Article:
(First published in theSun on Friday, 16th May 2013)
THE country needs a sincere leadership that is serious in fixing the fundamentals of our system of governance, but since this seems almost impossible to achieve, the question is really: what are realistic steps ahead?
Newly sworn-in Prime Minister Datuk Seri Najib Razak called for national reconciliation following the 13th general elections. This is ironic as it was preceded by labelling the election results a “Chinese Tsunami”, which the Barisan Nasional coalition is now saying was only a natural knee-jerk reaction to an even worse parliamentary performance than previously.
In a closed-door roundtable discussion on inclusive development among civil society organised by UKM’s Institute of Ethnic Studies (KITA) held earlier this week, it was established among many present that to move Malaysia forward, differences must be acknowledged and then addressed – not just ethnic but on the points of socioeconomic class, geographical, locational, religious, gender and more.
One might add another dimension to the list, that of a political divide. Advocates of either political coalition might have seen themselves increasingly hostile towards each other in the lead-up to polling day. And following from an exhausting and mentally stressful few weeks of election hype, some might even respond to this by calling for a pause on all things political.
Some, including myself, would like to see Barisan and Pakatan Rakyat members of Parliament practising bi-partisanship in pushing certain agendas for reform forward.
Indeed, this paints a pretty picture of a world in which individual conscience might guide parliamentary voting – as opposed to the bloc-voting style now imposed. This also assumes that there are individual politicians who do have moral compasses.
In this imaginary universe, reform-minded politicians from both sides would gladly come together in the substantive efforts of, for example, freeing the media from political interference; strengthening Parliament to create a check-and-balance on the increasingly powerful executive arm; and perhaps – the most utopian of all – put an end once and for all to race-based politics (linked to which is the incessant fanning the flame of racial polarisation). These are just some of the basic building blocks of what any progressive, democratic nation ought to already possess.
Take for instance the gaping divide between the information that rural and urban communities are able to access. During and after the election, media infrastructure at the disposal of the ruling coalition have been fully harnessed for propaganda purposes.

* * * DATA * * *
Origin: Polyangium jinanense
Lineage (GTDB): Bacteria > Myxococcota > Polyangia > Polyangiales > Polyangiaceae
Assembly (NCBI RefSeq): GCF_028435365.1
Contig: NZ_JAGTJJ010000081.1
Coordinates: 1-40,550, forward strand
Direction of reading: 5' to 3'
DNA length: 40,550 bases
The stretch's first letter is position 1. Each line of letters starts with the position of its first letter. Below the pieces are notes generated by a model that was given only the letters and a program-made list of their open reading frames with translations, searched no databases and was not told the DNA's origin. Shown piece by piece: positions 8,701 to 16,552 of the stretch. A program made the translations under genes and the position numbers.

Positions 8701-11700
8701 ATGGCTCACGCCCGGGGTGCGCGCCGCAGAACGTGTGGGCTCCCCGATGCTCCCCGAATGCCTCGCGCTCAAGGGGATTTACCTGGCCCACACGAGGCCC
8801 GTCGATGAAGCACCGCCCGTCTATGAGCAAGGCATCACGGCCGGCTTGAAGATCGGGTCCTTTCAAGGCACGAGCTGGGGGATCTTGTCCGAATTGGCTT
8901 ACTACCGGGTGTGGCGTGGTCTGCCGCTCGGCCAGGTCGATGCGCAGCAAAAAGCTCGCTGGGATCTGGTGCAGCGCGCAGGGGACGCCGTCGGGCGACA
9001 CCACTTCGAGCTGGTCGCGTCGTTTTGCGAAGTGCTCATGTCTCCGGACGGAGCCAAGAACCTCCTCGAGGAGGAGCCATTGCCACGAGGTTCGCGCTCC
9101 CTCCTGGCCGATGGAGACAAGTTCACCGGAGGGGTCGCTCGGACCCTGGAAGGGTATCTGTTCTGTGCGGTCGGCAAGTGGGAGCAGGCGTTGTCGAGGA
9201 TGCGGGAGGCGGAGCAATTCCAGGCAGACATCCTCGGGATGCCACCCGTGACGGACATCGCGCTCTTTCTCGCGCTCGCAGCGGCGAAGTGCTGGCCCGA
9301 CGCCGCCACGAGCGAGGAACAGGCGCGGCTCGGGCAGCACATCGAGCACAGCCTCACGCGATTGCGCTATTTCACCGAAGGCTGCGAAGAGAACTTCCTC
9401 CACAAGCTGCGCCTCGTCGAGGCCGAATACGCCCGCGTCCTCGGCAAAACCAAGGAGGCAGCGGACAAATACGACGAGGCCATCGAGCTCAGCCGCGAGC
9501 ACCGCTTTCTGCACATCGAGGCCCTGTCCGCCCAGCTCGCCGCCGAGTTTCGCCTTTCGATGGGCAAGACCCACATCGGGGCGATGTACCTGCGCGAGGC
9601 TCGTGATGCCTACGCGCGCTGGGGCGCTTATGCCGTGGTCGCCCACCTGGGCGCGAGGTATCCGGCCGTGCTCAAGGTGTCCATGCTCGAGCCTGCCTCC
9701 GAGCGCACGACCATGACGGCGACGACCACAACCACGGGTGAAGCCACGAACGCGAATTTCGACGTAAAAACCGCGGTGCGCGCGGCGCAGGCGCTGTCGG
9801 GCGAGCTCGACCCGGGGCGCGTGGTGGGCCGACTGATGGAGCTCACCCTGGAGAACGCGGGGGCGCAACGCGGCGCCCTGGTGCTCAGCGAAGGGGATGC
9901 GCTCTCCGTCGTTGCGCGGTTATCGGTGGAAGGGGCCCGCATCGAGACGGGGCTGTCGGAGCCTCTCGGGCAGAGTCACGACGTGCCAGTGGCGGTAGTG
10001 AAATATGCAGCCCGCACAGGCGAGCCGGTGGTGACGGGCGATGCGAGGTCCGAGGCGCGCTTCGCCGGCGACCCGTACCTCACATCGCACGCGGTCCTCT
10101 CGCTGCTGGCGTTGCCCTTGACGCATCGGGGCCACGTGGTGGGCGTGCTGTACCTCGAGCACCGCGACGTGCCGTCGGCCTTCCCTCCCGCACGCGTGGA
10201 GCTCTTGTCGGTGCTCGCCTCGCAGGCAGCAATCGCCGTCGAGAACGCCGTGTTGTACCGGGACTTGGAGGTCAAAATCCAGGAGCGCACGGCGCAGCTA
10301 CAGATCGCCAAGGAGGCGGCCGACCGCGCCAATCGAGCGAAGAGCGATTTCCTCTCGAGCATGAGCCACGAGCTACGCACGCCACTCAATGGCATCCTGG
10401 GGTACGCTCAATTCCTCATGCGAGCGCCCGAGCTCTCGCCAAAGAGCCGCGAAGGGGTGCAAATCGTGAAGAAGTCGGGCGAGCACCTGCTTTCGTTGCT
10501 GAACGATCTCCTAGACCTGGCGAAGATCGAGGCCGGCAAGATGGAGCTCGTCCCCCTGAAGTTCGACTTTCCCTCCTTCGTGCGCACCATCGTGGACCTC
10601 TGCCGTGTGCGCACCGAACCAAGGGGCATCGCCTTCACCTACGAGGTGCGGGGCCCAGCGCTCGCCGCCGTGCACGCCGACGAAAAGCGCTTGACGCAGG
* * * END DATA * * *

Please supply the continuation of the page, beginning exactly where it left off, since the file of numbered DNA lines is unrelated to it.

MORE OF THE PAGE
Mainstream media in the form of television, radio and newspapers whose ownership is linked to Barisan continue to spew out messages that can be deemed as stirring up negative response.
If the government were serious about building reconciliatory bridges across what it considers to be racial division, would it not be most logical to deal with these remarks? Such messaging is what creates lingering uneasiness and tension, which may not even necessarily reflect the reality of daily amicable cross-ethnic interactions.
Add to this the inability of those in more secluded rural areas to access any form of alternative media online, and you get the widest possible gap: that of the mind. This creates disparate worldviews, the single biggest problem that any society faces.
With divergent sources of information and, therefore, education, it is almost impossible to speak of honest reconciliation or inclusivity without seriously addressing media reform. Malaysia has fallen to its lowest-ever position in the 2013 World Press Freedom Index “because access to information is becoming more and more limited”, falling 23 places to 145th rank among the 179 countries surveyed.
This should be of great concern to our leaders who we hope are trying to educate, and not dumb-down, its citizens. The reality is that for bi-partisanship to work in our political system, parties will have to give up the practice of bloc-voting.
Second, there would be absolutely no point if the like-minded agenda does not include reforming laws and policies which are considered archaic and restrictive to basic liberties. In all likelihood, it will be tremendously difficult for Barisan parliamentarians to push for any of these fundamentals individually, if their leader does not equally mandate it.
The 13th general election has created many conversations, which should be encouraged as each community seeks steps for improvement. But given the dismal conditions of certain fundamentals that do not seem likely to be corrected in the near future, how feasible is it for the electorate to trust that “reconciliation” will be managed in its proper and rational manner?